It is not so easy to be a hero now in the big scale sense we so often think of it in the Hero Tales of old, of mighty sacrifices. I’m not big on the sacrifice mentality. Witness in the sense of mindfulness and engagement is more constructive. I do not think willful self-destruction is a positive religious stance for most people. There are selfless people willing to put themselves in harm’s way.I applaud them, but they do not do it with the taught of dying for the cause — like those working with Ebola patients. They do not do it to die, they want to live. They may die, but that is not what motivates them.

    Very thought provoking post.

  • Nimue Brown

    Thank you. I’m not sure I’m at all pro martyrdom in practice, but it was realising I didn’t know how to differentiate between that and heroism that has taken me in this direction. It probably worked very differently in more communal cultures where giving to your tribe was respected. as well.

  • Robin Herne

    There are a few stories of druids being killed by St Patrick (or his god, depending on how you interpret it) in contests to prove which religion was better. Not martyrdom in the usual sense, but still dying because they held to their faith rather than jumped ship.

  • Éilis Niamh

    Interesting post, Nimue. I used to think it commendable to die for it’s own sake, for a belief or idea. Now, I don’t value the desire to die for anything just to say I did so. I would willingly die for my family, in defending myself, or to ensure myself and others remain free persons. This feels necessary and even perhaps sometimes unfortunately so, rather than a preference or ideal to strive after. I love living in this world, and cherish every day I have in it. I’d like to stay here as long as possible, preferably and ideally. I think you’re right, druidry doesn’t have the concept of martyrdom built into it– that was honestly a relief for me. I define martyr as a person who neglects care and love for herself in exchange for acolaides from others, for example when a professor comes to class even though her mother just died an hour before, or how my mom did things like raise three children without doing anything for herself and now uses this as a point to insist on as a victim so she can get her way. It can be an incidious kind of codependency. I understand that’s not exactly the way you are using the term. I think it’s incredibly important to have integrity and live actively in accordance with the beliefs and convictions you hold meaningful and true. If you practice that everyday, you may occasionally be heroic–certainly counter culture!– though that’s not, in itself I think, the reason to act with personal integrity but a side consequence you cannot forsee. There’s a difference between honor and being honored, and yes, our ancient ancestors did actively seek paths in life through which they could be remembered, but you never know which actions will make the biggest difference, which lives you will impact the most, who will remember you well and who will resent you. Some ancient heroes are still changing the world thousands of years later. Some men and women whose names are lost to history are still changing the world through the projects and children they leave behind. Change happens either way. Everyone in this world is needed, it’s just some get remembered globally, quite often inaccurately, and others don’t get remembered beyond a handful of people who loved them fiercely. I don’t think it’s worth cutting life short just to gamble as to whether you’ll become one of the former or one of the latter. The many make up the one and if even one of us had not come here, the pattern of what is could not be complete. So I say, live, out loud, wholeheartedly, put yourself out into the world and shine, you will, and have, touched so many lives that you will not face the erasure of the forgotten. You are. You are alive. 🙂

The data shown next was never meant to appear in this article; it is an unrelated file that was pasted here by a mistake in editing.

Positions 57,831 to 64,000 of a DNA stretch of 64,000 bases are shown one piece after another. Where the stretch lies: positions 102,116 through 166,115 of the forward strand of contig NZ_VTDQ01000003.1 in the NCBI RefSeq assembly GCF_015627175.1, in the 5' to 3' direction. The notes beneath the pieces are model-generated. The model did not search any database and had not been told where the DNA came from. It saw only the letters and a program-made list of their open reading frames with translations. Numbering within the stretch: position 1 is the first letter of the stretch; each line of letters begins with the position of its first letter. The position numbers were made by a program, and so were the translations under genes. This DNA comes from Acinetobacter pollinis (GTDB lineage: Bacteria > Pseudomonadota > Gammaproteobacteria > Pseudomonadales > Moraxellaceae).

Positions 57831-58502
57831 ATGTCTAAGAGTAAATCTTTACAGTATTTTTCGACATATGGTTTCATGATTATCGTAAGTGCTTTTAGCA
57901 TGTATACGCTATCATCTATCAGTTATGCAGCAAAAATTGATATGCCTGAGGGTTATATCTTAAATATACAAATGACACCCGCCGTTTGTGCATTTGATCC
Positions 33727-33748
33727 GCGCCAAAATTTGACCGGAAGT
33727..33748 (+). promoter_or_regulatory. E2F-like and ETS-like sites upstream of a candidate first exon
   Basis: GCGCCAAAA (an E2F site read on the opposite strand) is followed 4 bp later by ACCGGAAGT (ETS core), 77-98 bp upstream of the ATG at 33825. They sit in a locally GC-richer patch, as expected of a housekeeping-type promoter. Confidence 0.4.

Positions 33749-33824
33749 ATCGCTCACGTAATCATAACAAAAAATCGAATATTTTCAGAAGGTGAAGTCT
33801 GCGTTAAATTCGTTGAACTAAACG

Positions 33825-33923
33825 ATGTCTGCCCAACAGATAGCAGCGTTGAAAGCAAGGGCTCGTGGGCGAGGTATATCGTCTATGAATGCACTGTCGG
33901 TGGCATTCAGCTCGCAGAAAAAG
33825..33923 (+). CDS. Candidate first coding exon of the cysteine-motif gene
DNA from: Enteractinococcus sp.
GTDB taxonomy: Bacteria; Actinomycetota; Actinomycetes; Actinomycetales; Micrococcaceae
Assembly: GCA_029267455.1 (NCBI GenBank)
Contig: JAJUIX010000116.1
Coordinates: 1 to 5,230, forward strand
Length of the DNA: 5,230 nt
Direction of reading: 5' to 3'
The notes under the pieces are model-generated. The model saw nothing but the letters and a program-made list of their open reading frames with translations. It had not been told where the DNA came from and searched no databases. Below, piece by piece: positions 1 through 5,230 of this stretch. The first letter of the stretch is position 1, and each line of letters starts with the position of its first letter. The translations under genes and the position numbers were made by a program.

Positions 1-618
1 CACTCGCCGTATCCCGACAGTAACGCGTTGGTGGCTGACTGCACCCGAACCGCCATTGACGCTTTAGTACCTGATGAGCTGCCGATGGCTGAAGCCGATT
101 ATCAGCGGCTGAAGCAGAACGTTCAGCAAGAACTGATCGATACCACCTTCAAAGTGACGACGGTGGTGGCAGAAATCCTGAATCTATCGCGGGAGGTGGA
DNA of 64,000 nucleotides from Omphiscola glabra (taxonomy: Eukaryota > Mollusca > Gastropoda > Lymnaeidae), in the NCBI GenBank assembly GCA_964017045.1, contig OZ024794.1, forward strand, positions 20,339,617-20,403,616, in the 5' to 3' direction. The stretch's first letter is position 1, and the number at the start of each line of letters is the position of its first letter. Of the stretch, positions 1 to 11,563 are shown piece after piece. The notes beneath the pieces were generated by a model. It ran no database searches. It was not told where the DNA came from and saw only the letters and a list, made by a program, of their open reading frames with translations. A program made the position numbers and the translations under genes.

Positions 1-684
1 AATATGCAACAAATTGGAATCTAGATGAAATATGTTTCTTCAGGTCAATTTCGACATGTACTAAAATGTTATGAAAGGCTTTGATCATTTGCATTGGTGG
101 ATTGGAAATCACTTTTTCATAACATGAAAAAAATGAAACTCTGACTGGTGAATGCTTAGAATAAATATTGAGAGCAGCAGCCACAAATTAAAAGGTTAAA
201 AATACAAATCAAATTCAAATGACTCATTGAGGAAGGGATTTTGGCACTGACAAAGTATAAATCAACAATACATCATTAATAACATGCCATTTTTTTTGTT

• Who does the Druid serve? | Druid Life

    […] then something has to nurture you, or you end up drained and defeated, or going mad in other ways. Paths of martyrdom offer their own interesting temptations, and people who are most ostentatiously self-sacrificing […]